My reality – old masters new meanings.

A profile on award-winning Zimbabwean artist Richard Mudariki


Richard Mudariki is an award-winning Zimbabwean artist who has already exhibited widely in Harare, Cape Town and Johannesburg. Vamp tracked him down in South Africa in time to share his latest achievement, taking part in this year’s 6th FNB Joburg Art Fair (sponsored by first national bank) with three paintings forming part of the ‘In The Shadow of a Rainbow Group’ exhibition curated by his Gallerist, Johans Borman Fine Art. We find out more about the man behind the paintings from his latest collection presented at his first solo show.

Mudariki has been living in South Africa for the past year, and My Reality, his first solo exhibition, presented a body of work that reflected the ongoing crisis in Africa. However, despite the exhibition title, his paintings make no pretence at portraying real events. Mudariki candidly admits” that they are fabrications taken from the work of Old Masters, but the figures portrayed are taken from their original historical setting and brought into a contemporary world where some place Zimbabwean President Mugabe’s dictatorship at centre stage and others draw attention to other injustices from further afield.


Mudariki’s work can be compared to that of Johannes Phokela, a South African artist of an older generation, who has made his mark both nationally and internationally. Phokela may well have come to Mudariki’s attention and influenced his oeuvre, as both artists rely on appropriation. The South African pillages the canon of the great Dutch and Flemish Old Masters of yore, such as Rubens, Brueghel and Jordaens. However, instead of using Western painting to cast light on contemporary Africa and its problems as does Mudariki, Phokela changes the race of the original 17th-century Dutchfigures from white to black in order to challenge the European myth of white supremacy, and to condemn the racism and colonialism to which it gave rise.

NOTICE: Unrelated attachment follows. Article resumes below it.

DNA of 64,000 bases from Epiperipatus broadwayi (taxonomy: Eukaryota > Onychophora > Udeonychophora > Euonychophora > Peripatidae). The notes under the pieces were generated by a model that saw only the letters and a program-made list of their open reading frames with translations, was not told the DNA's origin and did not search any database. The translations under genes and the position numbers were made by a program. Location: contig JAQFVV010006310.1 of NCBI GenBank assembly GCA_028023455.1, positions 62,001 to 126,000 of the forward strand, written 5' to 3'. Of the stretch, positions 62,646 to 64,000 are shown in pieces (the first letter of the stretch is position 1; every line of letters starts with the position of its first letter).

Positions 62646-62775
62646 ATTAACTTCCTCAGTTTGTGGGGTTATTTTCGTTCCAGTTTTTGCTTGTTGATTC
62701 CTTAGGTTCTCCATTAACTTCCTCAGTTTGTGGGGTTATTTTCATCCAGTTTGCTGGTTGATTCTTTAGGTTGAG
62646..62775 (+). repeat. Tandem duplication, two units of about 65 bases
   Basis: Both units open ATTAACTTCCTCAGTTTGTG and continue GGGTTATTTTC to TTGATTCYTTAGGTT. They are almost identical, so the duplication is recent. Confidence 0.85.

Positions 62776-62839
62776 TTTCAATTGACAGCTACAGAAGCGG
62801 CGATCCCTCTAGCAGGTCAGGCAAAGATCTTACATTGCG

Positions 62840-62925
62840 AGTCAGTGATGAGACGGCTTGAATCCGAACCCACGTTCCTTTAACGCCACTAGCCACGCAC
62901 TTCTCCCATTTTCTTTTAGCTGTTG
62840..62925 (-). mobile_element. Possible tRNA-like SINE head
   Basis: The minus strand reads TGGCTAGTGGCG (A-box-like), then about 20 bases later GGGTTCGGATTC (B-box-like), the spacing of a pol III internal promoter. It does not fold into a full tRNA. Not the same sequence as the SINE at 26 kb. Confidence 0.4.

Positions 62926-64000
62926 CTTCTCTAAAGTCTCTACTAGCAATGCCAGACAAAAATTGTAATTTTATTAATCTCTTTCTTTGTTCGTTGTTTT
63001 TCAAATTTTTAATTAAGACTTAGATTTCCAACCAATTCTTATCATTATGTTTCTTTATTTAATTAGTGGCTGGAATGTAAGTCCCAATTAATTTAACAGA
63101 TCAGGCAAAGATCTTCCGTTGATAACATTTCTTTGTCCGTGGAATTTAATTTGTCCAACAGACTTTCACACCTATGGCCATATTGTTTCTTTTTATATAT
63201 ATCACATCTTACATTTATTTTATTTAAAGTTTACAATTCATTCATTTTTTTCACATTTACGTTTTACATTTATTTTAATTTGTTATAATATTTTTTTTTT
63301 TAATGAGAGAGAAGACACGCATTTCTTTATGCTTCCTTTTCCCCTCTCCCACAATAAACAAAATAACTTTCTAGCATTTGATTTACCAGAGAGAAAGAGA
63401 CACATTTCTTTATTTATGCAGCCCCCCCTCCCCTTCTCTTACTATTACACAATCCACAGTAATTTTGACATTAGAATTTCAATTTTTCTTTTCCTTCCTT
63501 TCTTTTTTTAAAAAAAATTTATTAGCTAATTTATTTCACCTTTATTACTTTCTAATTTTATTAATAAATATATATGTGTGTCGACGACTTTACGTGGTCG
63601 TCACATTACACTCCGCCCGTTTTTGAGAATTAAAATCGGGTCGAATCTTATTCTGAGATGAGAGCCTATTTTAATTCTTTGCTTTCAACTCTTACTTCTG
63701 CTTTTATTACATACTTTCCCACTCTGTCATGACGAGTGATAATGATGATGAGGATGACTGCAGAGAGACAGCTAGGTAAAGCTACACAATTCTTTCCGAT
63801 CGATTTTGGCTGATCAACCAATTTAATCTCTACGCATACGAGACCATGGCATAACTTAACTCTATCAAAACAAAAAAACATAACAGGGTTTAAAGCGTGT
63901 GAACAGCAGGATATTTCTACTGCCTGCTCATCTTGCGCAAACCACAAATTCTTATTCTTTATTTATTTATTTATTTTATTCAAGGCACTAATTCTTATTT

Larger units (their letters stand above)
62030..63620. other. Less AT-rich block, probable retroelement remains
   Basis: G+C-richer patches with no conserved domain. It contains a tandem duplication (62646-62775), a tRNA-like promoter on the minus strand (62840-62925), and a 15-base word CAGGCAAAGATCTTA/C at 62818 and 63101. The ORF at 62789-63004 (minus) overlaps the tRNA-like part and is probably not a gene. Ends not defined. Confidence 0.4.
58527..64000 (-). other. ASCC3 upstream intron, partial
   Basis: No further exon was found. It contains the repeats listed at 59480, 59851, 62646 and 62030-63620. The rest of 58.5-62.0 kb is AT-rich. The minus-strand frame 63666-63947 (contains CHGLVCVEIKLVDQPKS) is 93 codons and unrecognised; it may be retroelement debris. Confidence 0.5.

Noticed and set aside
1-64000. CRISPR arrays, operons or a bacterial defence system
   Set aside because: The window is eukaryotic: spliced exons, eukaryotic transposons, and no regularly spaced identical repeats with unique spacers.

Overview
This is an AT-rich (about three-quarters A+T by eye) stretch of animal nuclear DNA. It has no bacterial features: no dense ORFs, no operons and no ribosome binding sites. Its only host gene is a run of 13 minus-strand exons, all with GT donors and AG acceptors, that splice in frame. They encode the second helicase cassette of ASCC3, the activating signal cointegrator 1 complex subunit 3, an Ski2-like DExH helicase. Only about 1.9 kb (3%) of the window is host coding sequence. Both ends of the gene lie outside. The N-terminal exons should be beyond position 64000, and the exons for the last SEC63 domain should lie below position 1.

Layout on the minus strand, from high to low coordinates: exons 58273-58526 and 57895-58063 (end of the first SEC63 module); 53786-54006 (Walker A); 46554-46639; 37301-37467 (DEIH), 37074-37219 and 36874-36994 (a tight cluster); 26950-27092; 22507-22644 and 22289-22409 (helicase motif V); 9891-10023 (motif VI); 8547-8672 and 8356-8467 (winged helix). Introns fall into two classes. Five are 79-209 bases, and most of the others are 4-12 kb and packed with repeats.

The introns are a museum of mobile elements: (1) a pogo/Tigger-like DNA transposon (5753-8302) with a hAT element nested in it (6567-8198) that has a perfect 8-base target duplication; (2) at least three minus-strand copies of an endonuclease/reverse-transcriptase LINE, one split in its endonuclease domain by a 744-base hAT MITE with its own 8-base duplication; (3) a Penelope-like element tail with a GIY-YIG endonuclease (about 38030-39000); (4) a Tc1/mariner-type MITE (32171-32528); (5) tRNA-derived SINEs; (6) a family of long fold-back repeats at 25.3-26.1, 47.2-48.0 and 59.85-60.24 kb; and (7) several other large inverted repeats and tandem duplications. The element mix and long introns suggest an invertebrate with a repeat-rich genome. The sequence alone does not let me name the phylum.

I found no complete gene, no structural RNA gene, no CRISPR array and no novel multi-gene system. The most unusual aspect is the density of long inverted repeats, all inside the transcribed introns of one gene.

Mudariki’s art is issue-driven: it addresses the violation of both human and animal rights, corporate greed, gender stereotyping, censorship and rape inter alia. Although such subject matter can come across as shocking, the specific political message becomes subsumed in a spectacular Breughelesque pageant of infamy and transgression.

This transcends any chronological and geographic particularity, and becomes a timeless and universal statement conveyed with such gripping imaginative assurance that the resultant image entirely transcends the artist’s activist goals. Mudariki takes canonical masterpieces of the order of Goya’s Third of May, Gericault’s Raft of the Medusa and Manet’s Luncheon on the Grass – works of such devastating impact that they have etched themselves indelibly in the memory of many successive generations – and he appropriates them without ever reproducing them.

“Mudariki’s art is issue-driven: it addresses the violation of both human and animal rights, corporate greed, gender stereotyping, censorship and rape inter alia.”



Although he retains the compositional formulae and poses, the physiognomies, anatomies, costume and other details are always totally changed to shatter the illusion of reality, disorientate the viewer and make him question what he is looking at. Mudariki’s most startling transformation of these revered museum pieces is the way he transplants his ‘borrowings’ into jarring settings that are completely alien to the backgrounds of the original paintings. Thus Gericault’s Raft of the Medusa no longer sails the high seas, but is decisively planted on terra firma with the smashed raft being equipped with humble box-cart wheels.